The two things the Holy Spirit accomplishes through the Word of God are (1) regeneration and (2) renewal; the conversion of unbelievers to faith in Christ, and the strengthening of believers so that they remain in the faith. And it all goes back to Baptism. Paul says to Titus in chapter 3: God saved us through the washing of regeneration and renewing of the Holy Spirit. He works on unbelievers from the outside, burning His Word into their hearts to convict them of their sin and to drive them to Christ, who died for them, so that they may believe and be baptized and so seek shelter behind His righteousness. Then, once He’s caused a person to be born again—that is, brought to faith in Jesus and given new life—He begins to work on believers from the inside—still through the same Word and Sacraments, but now as the Person of the Godhead who makes His permanent dwelling in our hearts and works on us and works with us for the remainder of our earthly life. We see both aspects of the Holy Spirit’s work on the Day of Pentecost, and also referred to by Jesus in the Gospel.
Here’s how Jesus put it in the Gospel: If anyone loves Me, he will keep My word; and My Father will love him, and We will come to him and make Our home with him. This love for Jesus—where does it come from? By nature, we don’t love God. On the contrary, we hear His Word and we want to run away and hide, like Adam and Eve did when they heard God’s voice in the Garden of Eden. Why? Either because we want to be left alone to keep living in our sins, without being bothered by this God and His commandments, or because we think God is a wicked God, an unjust judge, and so we want nothing to do with Him.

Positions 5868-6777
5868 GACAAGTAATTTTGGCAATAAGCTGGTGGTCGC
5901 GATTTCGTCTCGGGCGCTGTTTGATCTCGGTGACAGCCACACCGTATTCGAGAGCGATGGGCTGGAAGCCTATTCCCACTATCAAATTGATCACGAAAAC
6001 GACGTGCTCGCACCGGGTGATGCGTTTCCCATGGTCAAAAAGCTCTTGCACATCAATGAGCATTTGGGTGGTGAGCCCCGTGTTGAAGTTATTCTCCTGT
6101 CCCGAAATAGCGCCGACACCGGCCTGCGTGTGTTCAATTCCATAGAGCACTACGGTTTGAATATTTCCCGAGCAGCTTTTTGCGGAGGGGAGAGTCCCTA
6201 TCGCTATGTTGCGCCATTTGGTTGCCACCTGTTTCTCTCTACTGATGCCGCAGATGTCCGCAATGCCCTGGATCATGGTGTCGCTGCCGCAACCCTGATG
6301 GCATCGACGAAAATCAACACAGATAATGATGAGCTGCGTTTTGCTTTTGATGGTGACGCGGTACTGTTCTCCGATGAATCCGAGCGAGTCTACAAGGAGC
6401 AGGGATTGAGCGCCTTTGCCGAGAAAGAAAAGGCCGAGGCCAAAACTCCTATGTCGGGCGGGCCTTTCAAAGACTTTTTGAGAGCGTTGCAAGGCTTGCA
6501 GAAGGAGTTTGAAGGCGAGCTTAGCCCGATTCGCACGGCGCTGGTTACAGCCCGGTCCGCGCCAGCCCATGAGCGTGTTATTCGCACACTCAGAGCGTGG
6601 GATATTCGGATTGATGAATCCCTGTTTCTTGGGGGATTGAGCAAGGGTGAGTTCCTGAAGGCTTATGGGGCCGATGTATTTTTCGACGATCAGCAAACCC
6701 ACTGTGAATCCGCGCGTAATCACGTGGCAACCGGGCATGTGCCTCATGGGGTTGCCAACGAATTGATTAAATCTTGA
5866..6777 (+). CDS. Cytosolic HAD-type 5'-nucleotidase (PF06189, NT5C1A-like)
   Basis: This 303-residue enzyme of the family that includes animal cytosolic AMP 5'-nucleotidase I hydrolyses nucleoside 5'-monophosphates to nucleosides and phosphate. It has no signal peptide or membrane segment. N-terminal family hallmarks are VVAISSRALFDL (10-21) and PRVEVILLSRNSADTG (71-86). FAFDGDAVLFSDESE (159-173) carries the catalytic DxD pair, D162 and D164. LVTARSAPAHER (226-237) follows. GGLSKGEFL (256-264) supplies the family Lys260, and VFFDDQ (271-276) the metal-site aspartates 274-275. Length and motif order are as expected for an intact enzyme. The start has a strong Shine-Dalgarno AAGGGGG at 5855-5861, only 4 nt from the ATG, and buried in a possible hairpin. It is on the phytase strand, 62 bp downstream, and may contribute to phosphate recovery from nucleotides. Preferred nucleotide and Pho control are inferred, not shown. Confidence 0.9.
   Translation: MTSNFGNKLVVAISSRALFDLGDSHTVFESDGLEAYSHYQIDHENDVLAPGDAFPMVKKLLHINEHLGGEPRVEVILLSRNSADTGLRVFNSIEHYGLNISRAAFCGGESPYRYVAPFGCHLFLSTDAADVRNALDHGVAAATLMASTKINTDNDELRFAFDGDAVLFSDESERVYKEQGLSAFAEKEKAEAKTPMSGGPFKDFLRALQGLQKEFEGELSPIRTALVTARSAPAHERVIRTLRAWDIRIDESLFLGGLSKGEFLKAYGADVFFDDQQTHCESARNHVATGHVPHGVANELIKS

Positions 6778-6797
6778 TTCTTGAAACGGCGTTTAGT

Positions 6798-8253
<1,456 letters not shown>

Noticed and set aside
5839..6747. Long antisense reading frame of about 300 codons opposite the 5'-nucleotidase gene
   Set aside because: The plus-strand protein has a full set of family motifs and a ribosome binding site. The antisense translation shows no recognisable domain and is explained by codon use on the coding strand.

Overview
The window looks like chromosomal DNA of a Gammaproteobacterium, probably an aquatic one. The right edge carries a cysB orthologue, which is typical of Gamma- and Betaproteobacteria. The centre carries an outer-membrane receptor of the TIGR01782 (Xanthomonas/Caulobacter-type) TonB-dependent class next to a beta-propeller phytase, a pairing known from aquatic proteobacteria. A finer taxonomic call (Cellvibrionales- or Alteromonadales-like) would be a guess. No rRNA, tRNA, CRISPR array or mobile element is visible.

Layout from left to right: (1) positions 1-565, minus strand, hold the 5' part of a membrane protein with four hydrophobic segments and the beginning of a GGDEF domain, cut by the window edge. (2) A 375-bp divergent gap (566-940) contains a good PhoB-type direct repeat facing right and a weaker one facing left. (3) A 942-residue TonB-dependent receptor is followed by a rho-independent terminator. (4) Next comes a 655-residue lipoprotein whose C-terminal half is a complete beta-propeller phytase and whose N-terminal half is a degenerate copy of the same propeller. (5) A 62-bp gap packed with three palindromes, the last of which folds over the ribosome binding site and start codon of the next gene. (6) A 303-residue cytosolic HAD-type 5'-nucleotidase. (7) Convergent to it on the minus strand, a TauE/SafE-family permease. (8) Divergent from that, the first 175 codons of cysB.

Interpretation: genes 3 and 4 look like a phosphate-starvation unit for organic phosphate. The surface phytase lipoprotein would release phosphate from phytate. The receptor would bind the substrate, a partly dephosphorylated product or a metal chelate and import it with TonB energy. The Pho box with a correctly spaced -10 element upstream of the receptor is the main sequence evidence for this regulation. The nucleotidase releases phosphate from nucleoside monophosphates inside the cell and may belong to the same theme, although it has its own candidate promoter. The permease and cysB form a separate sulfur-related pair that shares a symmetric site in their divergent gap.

But then the Holy Spirit comes in the Word of God and shows us that, no, we are the wicked ones, the loveless ones, the rebellious ones. God is good; we are not. He reveals God’s love to us in the Person of Jesus—that, for love of this fallen world, God sent His only-begotten Son into the flesh to suffer and die for us, who were His enemies, in order to become reconciled with us through Christ. The Holy Spirit is responsible for revealing the love of Christ to us, and the love of the Father who sent Him. It’s that love of God for us that brings us to love Jesus. That’s the first work of the Holy Spirit in us, to kindle faith in our hearts through the Word, to forgive us our sins, to cause us to be ‘regenerated’ or ‘born again’ as God’s children, who love Jesus, who first loved us.
Then Jesus describes the second work of the Spirit, the work of ‘renewal.’ And My Father will love him, and We will come to him and make Our home with him. This is God’s special gift for those who believe in Him, for those whom He has adopted by faith and Holy Baptism, that God Himself makes His home with us and dwells in us in the Person of His Holy Spirit. As Paul says, “Do you not know that your bodies are temples of the Holy Spirit?” Or as Peter would announce to the crowds on the day of Pentecost, “Repent and be baptized, every one of you, in the name of Jesus Christ, for the forgiveness of sins. And you will receive the gift of the Holy Spirit.” As Paul says to the Ephesians, “Having believed, you were sealed with the Holy Spirit of promise, who is the guarantee of our inheritance until the redemption of the purchased possession, to the praise of His glory.”
Now, what does the gift of the indwelling Holy Spirit do for us? What is this work of renewal that the Holy Spirit does? Jesus says, These things I have spoken to you while being present with you. But the Helper, the Holy Spirit, whom the Father will send in My name, He will teach you all things, and bring to your remembrance all things that I said to you.